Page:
MBS Weekly Market Commentary Week Ending 4/1/22

As the first quarter of 2022 ended, volatility persisted in the bond market. Let’s take a look at what a flattening yield curve means and how the Fed plans to engineer a “soft landing.”


Estimates have the Federal Reserve’s nearly $3 trillion of MBS purchases since the onset of the pandemic lowering mortgage rates by 40-basis points, meaning the worst global bond rout of the modern era continued as we enter April with markets pricing in tighter monetary policy by the Fed. The first quarter of 2022 has officially ended, though we have already recorded the worst year for bonds since 1973.


The yield curve has been flattening (or, in some cases, inverting) as investors bet the Fed will tighten policy rapidly enough to risk a sustained slowdown in growth. Five-year Treasury yields rose above those on 30-year bonds this week to invert for the first time since 2006 (the spread between five-year and 10-year Treasuries inverted late last month) as shorter maturities have been selling off faster than their longer-dated peers.


As investors re-calibrate expectations for further rate hikes this year, with fed funds futures now predicting a fed funds rate between 2.5% and 2.75% by the end of the year, chatter is that the Fed may inevitably cause a recession if it gets serious about taming inflation. Data is mixed on tightenings and recessions, but the yield curve inverting is a strong recessionary indicator. Not all yield curve inversions are fatal, but rather a sign that the recent distortions are unsustainable.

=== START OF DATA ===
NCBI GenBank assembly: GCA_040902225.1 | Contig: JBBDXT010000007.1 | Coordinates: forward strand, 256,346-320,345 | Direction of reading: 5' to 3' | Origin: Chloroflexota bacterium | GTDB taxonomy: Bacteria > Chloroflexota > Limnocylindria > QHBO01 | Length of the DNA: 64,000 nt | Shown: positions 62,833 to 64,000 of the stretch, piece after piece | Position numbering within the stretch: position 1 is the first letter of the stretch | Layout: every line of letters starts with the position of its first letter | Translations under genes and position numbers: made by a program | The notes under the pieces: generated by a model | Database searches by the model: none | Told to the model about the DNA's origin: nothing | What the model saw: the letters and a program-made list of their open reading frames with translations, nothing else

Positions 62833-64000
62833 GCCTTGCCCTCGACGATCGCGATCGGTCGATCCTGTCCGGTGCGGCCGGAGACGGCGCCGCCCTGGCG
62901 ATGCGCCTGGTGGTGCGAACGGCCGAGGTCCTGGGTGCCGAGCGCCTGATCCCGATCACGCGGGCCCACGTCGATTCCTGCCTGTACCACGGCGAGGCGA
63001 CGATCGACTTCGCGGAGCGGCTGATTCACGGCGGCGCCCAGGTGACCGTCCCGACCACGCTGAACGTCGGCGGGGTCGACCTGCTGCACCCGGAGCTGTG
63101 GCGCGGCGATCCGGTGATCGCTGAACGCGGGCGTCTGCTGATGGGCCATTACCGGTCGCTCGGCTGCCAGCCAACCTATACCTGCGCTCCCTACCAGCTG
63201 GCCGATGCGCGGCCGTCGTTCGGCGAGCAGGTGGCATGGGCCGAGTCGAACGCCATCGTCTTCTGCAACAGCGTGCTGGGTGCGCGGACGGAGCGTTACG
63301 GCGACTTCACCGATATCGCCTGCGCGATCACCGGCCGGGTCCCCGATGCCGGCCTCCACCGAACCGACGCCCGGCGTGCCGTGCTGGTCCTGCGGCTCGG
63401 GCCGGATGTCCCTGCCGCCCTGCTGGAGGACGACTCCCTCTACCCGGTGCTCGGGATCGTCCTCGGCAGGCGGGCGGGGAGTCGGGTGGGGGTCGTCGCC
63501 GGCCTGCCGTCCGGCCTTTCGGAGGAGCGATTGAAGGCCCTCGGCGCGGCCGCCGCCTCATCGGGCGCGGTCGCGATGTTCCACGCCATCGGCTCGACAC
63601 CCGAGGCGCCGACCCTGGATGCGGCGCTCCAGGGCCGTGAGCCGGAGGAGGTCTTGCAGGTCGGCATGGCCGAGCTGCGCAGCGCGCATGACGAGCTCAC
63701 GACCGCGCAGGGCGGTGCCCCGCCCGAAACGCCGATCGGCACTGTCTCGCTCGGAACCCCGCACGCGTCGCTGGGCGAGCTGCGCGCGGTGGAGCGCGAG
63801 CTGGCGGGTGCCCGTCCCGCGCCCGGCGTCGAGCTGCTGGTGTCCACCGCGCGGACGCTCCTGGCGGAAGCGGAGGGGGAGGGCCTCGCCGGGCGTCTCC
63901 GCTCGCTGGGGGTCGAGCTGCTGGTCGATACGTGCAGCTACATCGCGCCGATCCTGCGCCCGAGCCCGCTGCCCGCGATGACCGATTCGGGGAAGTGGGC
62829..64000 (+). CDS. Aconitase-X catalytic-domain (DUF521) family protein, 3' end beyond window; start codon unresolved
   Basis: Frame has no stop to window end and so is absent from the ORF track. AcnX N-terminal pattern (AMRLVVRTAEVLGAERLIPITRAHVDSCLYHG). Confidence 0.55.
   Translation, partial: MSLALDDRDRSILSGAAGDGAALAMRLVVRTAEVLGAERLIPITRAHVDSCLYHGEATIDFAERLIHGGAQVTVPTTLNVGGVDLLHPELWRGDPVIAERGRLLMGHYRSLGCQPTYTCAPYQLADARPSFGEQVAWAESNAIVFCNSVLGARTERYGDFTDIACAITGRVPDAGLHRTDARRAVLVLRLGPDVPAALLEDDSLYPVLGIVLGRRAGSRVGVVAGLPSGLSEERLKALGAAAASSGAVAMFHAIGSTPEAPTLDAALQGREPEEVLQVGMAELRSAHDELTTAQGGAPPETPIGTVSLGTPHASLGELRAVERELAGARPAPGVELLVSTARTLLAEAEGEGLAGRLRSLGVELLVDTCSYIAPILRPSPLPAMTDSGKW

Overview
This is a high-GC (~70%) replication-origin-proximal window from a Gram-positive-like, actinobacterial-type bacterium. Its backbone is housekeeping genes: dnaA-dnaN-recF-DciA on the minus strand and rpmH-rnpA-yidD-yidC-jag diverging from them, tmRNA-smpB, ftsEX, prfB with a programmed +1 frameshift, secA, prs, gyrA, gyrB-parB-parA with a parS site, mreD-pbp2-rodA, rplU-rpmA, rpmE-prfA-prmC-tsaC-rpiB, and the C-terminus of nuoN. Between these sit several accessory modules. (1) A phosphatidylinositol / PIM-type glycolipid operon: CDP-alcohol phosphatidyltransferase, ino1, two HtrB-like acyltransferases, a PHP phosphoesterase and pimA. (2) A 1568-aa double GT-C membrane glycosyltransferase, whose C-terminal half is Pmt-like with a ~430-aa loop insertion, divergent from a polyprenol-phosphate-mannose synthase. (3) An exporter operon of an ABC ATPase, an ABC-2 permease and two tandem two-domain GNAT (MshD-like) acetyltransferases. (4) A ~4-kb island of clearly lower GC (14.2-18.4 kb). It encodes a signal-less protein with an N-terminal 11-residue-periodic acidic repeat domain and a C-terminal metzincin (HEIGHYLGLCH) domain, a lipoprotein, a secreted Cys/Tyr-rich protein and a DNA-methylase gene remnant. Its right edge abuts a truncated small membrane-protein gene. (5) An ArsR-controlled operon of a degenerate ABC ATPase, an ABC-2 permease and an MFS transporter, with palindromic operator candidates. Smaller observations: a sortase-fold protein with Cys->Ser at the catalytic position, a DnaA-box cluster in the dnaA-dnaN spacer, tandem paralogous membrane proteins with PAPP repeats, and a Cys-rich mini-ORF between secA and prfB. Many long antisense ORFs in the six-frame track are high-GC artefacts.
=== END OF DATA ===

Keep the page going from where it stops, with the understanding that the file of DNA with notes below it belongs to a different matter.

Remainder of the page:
The question is not whether the Fed is about to embark on a tremendous amount of tightening, but whether or not the economy is strong enough to take it. A strong labor market (Non-farm Payrolls in March were +431k while the unemployment rate came in at 3.6%) means both that the economy is at or near full employment and also that wage-based inflation pressures might dictate the Fed can take an even more aggressive approach in removing its policy accommodation. Rising wages create shortages and that causes prices to rise. While the Fed hopes supply chain issues work itself out, there seems little to cause the tight labor market to reverse course. 


A flat yield curve means a few things for mortgages, the first being that shorter duration mortgages should underperform relative to longer duration mortgages. Yet to really materialize, but something to keep an eye on: a compression on new ARM offerings relative to 15-year and 30-year fixed mortgage rates. That said, largely driven by the bank backing of these products, ARMs have been slower to move relative to the recent uptick in rates.


As bonds sell off, mortgage rates have moved inexorably higher. MBS spreads widened into the end of the quarter, meaning that mortgage rates are rising faster than Treasury rates. Much of this is based on fears that the Fed will start selling its portfolio of MBS. We aren’t quite there yet, but the market does its best to price in future expectations.